Arizona Oak Galls, Part 3

Okay, having looked at photos of all the possible species, I’m pretty well satisfied that Arizona white oak (Quercus arizonica) was the host of all of the galls I collected in Madera Canyon that actually produced adult cynipid wasps. Armed with this information, I took a look at Lewis H. Weld’s Cynipid Galls of the Southwest (which I’ve just discovered is available online here, along with Cynipid Galls of the Pacific Slope. Cynipid Galls of the Eastern United States isn’t there, but maybe it will be eventually.)  While perusing the black and white photographs in the back of the book to see if anything matched galls #1 and 2, I happened to spot one with a clear resemblance to gall #3, which is a fuzzy red gall attached to the midrib on the lower leaf surface.


I checked Weld’s description, which clinched it: “Wool crimson.”  I’m pretty sure that this gall, which I encountered both times I visited Madera Canyon, is caused by Cynips quercusnubila.

The first wasps to emerge from these galls were eulophid parasitoids, about 2 mm long:

IMG_9546 IMG_9700

Christer Hansson identified them as belonging to the genus Aprostocetus, and that’s as far as the identification will go.  He tells me that not only are there no useful keys to the North American species of any genus in this subfamily (Tetrastichinae), but Aprostocetus in particular has “probably hundreds” of species in North America, of which most are undescribed.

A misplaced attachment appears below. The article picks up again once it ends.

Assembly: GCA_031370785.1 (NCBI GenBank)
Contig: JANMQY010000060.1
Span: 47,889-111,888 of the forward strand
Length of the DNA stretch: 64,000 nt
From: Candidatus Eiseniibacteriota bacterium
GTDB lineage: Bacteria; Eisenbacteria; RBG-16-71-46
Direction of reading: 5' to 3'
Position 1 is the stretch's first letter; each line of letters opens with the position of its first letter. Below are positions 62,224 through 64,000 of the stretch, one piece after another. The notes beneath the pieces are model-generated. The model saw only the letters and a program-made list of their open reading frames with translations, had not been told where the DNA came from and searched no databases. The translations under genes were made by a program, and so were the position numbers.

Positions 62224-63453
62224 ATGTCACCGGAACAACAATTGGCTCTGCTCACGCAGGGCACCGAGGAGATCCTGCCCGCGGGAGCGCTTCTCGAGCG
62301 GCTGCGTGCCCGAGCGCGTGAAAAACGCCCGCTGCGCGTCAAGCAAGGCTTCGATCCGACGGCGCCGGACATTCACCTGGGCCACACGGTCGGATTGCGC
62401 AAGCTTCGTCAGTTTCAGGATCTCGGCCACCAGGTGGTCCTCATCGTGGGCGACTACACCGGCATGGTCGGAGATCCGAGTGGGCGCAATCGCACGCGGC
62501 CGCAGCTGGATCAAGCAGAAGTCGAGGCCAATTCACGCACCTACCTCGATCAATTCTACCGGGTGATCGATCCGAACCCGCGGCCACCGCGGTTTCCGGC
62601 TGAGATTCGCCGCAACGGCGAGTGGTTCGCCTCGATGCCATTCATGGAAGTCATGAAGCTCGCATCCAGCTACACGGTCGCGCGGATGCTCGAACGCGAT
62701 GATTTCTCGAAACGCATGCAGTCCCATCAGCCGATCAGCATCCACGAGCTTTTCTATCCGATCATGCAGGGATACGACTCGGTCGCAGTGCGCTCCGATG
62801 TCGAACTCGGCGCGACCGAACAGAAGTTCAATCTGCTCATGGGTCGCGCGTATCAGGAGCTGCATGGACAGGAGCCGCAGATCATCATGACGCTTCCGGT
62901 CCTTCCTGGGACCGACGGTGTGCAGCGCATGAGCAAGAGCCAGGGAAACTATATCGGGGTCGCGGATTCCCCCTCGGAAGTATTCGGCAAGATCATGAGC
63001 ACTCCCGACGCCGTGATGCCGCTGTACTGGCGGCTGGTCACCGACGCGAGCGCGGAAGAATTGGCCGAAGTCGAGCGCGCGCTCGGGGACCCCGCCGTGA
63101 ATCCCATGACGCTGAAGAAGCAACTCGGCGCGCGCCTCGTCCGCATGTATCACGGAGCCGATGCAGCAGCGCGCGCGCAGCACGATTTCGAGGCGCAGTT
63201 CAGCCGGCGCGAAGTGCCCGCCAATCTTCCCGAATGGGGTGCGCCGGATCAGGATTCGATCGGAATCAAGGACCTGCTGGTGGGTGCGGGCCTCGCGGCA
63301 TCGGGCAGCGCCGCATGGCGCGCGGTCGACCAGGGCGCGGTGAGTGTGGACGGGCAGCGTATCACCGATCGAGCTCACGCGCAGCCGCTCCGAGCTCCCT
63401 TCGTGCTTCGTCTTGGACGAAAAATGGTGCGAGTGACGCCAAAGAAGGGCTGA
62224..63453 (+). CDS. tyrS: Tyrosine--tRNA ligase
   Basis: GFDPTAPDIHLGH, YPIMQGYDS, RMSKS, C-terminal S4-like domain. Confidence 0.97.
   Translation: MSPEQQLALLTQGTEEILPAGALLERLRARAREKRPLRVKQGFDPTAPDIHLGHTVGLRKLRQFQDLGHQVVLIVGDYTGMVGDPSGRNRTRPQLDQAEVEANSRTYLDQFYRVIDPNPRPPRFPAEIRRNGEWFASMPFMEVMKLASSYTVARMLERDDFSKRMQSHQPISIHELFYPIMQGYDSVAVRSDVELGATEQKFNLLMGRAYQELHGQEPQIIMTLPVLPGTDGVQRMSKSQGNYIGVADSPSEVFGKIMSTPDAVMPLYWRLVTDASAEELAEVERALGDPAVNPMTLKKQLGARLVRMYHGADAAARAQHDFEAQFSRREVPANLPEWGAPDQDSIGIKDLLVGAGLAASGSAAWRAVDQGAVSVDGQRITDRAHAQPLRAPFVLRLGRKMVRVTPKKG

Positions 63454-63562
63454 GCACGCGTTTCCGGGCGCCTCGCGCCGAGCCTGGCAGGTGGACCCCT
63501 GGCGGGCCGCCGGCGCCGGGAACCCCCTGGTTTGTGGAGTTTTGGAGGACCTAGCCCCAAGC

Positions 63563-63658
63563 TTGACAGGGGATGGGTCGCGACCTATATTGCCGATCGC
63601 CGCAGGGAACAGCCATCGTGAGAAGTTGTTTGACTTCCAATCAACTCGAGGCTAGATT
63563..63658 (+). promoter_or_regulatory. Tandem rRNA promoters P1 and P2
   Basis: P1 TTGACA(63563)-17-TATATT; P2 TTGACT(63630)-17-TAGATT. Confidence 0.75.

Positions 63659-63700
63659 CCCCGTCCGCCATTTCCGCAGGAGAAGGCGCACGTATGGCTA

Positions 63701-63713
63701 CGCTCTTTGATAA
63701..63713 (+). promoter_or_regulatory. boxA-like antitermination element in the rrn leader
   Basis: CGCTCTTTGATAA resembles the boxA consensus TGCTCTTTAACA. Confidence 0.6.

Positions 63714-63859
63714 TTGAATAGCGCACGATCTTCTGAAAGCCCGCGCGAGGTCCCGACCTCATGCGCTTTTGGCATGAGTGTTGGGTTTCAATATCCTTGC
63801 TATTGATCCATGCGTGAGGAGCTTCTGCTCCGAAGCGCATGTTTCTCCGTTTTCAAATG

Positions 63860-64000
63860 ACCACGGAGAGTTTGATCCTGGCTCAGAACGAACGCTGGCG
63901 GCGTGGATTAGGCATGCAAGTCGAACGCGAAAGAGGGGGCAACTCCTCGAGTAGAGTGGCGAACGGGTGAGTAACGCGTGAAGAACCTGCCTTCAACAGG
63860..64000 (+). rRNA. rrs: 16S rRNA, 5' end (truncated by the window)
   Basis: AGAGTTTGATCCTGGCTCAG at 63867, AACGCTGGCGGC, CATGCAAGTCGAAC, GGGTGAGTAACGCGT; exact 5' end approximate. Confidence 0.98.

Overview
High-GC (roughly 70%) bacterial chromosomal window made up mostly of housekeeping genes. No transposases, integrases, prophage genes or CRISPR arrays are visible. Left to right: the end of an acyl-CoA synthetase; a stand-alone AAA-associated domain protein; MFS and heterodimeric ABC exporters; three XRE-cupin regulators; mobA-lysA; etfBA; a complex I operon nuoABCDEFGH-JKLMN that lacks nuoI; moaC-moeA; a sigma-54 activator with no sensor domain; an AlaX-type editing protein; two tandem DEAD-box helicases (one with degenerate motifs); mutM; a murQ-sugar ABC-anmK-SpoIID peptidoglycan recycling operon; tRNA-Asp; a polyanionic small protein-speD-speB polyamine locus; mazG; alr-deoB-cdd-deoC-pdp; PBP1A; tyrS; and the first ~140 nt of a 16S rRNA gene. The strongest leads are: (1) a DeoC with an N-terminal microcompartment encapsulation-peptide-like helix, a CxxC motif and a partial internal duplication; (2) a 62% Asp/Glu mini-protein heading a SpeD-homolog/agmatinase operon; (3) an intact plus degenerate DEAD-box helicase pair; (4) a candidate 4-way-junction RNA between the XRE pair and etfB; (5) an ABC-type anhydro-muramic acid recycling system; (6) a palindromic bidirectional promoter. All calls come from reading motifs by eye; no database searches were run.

A week after the eulophids started emerging, the first of the adult cynipids appeared.  Like those from gall #1, and unlike the ones I’m used to seeing from eastern oak galls, they had distinct wing markings.


After another week, a third type of wasp emerged.


This one is torymid parasitoid, and if I ever get anyone to examine the specimen, I suspect I will be told that it is in the genus Torymus and can’t be identified to species because it’s a male.

About Charley Eiseman

I am a freelance naturalist, endlessly fascinated by the interconnections of all the living and nonliving things around me. I am the lead author of Tracks & Sign of Insects and Other Invertebrates (Stackpole Books, 2010), and continue to collect photographs and information on this subject. These days I am especially drawn to galls, leaf mines, and other plant-insect interactions.
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1 Response to Arizona Oak Galls, Part 3

  1. Pingback: Arizona Oak Galls, Part 5 | BugTracks

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